Health disruptions linked to the new coronavirus pandemic caused malaria to cause 69,000 more deaths in 2020 compared to the previous year. However, according to the World Health Organization (WHO) declared on Monday (6), the worst scenario was avoided.
In total, more than 627,000 people around the world – most of them babies in the poorest parts of Africa – were killed by malaria last year, compared with 558,000 in 2019, the WHO said in its annual report on malaria.
The number surpasses the 224,000 people who have died from coronaviruses in Africa since the beginning of the pandemic.
About two-thirds of the additional malaria deaths in 2020 were due to coronavirus restrictions that halted malaria prevention, diagnosis and treatment, WHO said.
But efforts to maintain health services, despite the challenges, meant that sub-Saharan Africa did not see the doubling of malaria deaths by 2020, which WHO had warned was a possibility.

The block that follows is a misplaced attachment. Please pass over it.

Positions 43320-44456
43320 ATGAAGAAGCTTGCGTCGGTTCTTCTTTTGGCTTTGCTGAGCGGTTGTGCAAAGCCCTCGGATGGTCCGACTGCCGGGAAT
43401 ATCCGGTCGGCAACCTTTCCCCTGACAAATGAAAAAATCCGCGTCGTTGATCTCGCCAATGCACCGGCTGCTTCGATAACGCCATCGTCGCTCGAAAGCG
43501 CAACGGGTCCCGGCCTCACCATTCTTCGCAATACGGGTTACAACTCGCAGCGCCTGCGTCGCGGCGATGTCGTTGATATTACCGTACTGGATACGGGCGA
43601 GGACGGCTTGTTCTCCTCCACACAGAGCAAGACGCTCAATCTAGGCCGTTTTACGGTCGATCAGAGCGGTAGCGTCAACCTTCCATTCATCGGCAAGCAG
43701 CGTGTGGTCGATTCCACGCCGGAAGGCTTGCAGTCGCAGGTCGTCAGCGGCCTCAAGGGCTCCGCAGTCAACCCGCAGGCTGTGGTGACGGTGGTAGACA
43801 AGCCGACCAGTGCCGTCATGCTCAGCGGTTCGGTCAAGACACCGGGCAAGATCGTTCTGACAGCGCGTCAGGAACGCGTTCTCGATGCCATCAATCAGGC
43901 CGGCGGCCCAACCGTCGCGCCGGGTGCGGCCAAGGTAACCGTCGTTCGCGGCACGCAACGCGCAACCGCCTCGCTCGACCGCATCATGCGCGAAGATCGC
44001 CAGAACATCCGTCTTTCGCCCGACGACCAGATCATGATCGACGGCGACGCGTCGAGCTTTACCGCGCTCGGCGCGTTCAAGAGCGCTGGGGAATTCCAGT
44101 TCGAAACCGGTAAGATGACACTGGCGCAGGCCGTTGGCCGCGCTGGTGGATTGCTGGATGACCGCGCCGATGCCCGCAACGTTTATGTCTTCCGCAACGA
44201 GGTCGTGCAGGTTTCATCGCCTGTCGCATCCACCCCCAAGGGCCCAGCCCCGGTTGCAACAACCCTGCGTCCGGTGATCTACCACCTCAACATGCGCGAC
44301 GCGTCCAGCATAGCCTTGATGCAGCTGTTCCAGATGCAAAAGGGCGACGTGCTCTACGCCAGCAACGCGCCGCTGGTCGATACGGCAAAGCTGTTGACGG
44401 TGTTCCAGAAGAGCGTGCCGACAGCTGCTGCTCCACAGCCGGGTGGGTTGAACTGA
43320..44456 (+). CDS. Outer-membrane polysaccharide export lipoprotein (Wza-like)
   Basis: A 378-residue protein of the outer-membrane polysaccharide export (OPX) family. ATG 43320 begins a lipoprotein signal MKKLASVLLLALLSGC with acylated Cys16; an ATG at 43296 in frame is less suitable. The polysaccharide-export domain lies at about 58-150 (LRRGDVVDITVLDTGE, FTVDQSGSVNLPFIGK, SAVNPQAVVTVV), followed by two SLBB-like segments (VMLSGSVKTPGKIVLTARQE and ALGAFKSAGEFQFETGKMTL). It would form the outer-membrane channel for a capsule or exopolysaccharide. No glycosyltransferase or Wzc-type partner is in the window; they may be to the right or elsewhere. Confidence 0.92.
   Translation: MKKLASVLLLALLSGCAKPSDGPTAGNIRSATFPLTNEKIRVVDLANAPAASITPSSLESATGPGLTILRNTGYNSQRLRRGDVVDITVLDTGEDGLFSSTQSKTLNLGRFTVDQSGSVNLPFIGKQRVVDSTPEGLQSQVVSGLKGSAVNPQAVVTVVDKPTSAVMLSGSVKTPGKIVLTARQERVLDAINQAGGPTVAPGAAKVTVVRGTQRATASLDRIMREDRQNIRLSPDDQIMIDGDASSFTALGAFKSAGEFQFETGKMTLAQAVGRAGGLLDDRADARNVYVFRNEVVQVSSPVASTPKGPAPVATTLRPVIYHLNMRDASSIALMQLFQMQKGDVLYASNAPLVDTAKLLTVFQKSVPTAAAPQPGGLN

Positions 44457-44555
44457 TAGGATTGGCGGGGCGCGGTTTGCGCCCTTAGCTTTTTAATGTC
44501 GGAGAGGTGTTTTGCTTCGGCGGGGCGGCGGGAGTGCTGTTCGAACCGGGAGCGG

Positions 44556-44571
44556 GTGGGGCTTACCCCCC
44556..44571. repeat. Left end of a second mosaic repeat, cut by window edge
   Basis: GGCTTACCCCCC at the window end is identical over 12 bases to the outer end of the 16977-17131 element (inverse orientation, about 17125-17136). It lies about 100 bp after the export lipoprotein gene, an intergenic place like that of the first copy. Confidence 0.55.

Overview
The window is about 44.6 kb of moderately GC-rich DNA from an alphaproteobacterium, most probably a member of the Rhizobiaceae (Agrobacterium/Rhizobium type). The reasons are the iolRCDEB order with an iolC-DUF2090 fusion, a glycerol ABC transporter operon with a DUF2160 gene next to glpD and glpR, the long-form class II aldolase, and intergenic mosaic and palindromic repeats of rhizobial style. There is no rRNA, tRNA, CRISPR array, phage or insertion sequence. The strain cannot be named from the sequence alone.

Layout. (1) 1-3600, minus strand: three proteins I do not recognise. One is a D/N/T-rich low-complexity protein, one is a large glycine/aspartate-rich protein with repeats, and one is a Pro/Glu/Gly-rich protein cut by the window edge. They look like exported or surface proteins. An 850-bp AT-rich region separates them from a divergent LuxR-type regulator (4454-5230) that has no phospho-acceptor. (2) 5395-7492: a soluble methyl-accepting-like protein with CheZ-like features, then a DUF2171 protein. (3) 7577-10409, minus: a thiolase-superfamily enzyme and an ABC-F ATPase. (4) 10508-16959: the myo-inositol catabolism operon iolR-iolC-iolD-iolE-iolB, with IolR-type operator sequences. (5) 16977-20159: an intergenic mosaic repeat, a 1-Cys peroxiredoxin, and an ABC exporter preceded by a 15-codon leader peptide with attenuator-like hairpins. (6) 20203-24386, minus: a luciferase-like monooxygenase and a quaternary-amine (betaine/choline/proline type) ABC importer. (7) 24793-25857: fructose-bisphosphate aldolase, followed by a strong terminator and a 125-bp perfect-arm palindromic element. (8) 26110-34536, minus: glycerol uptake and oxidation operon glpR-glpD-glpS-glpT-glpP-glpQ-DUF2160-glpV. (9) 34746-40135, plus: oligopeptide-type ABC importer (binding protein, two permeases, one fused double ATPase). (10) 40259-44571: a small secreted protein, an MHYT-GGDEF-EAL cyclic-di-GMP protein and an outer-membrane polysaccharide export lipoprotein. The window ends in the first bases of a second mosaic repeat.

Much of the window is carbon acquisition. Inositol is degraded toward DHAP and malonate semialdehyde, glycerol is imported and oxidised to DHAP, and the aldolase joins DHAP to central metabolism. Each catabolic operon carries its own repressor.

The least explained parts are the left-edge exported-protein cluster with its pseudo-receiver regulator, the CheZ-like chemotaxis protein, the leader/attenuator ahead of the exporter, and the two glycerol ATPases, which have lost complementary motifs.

Instead, the number of deaths in the region increased by 12% compared to 2019, according to WHO data.
“Thanks to urgent and strenuous efforts, we can say that the world has managed to avoid the worst-case scenario of malaria deaths,” said Pedro Alonso, director of the WHO global malaria program.
Experts hope the fight against malaria can gain considerable ground after the WHO recommendation in October that RTS, S – or Mosquirix – a vaccine developed by British drugmaker GlaxoSmithKline should be widely administered to children in Africa.
“With more funding, access to life-saving tools and robust innovation in new tools to stay ahead of the evolving mosquito and parasite, we can accelerate transformative action and end malaria in a generation,” said Abdourahmane Diallo, Chief Executive RBM End Malaria Partnership Advocacy Group.
“We are now at a critical juncture and I urge global leaders to make renewed commitment and investment,” he said in a statement.
Reference: CNN Brasil